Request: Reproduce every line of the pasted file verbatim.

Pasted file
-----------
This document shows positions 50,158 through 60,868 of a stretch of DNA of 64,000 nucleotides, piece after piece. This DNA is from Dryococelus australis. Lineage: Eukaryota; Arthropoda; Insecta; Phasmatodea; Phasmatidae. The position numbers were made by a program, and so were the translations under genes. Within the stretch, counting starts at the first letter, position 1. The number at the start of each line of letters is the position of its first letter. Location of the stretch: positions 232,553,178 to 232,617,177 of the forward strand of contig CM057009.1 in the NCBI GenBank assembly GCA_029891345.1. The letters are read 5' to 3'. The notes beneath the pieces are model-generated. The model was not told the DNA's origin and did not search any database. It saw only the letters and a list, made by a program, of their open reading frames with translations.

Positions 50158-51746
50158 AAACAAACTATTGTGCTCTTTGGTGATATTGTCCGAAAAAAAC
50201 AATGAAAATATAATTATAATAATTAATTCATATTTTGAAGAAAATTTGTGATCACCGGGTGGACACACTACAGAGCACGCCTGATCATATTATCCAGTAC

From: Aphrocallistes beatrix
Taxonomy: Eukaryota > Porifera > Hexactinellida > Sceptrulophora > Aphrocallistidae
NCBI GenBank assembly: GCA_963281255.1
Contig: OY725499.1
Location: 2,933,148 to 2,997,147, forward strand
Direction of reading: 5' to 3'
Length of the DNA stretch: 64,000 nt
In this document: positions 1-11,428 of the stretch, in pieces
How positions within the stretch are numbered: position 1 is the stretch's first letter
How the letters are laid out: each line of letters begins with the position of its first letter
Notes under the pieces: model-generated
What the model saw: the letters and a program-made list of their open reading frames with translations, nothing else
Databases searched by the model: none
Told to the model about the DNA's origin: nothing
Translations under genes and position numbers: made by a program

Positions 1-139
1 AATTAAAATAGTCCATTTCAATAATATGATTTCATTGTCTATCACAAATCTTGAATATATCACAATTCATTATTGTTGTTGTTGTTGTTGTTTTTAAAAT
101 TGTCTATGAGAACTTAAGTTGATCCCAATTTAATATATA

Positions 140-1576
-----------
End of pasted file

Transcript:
This document shows positions 50,158 through 60,868 of a stretch of DNA of 64,000 nucleotides, piece after piece. This DNA is from Dryococelus australis. Lineage: Eukaryota; Arthropoda; Insecta; Phasmatodea; Phasmatidae. The position numbers were made by a program, and so were the translations under genes. Within the stretch, counting starts at the first letter, position 1. The number at the start of each line of letters is the position of its first letter. Location of the stretch: positions 232,553,178 to 232,617,177 of the forward strand of contig CM057009.1 in the NCBI GenBank assembly GCA_029891345.1. The letters are read 5' to 3'. The notes beneath the pieces are model-generated. The model was not told the DNA's origin and did not search any database. It saw only the letters and a list, made by a program, of their open reading frames with translations.

Positions 50158-51746
50158 AAACAAACTATTGTGCTCTTTGGTGATATTGTCCGAAAAAAAC
50201 AATGAAAATATAATTATAATAATTAATTCATATTTTGAAGAAAATTTGTGATCACCGGGTGGACACACTACAGAGCACGCCTGATCATATTATCCAGTAC

From: Aphrocallistes beatrix
Taxonomy: Eukaryota > Porifera > Hexactinellida > Sceptrulophora > Aphrocallistidae
NCBI GenBank assembly: GCA_963281255.1
Contig: OY725499.1
Location: 2,933,148 to 2,997,147, forward strand
Direction of reading: 5' to 3'
Length of the DNA stretch: 64,000 nt
In this document: positions 1-11,428 of the stretch, in pieces
How positions within the stretch are numbered: position 1 is the stretch's first letter
How the letters are laid out: each line of letters begins with the position of its first letter
Notes under the pieces: model-generated
What the model saw: the letters and a program-made list of their open reading frames with translations, nothing else
Databases searched by the model: none
Told to the model about the DNA's origin: nothing
Translations under genes and position numbers: made by a program

Positions 1-139
1 AATTAAAATAGTCCATTTCAATAATATGATTTCATTGTCTATCACAAATCTTGAATATATCACAATTCATTATTGTTGTTGTTGTTGTTGTTTTTAAAAT
101 TGTCTATGAGAACTTAAGTTGATCCCAATTTAATATATA

Positions 140-1576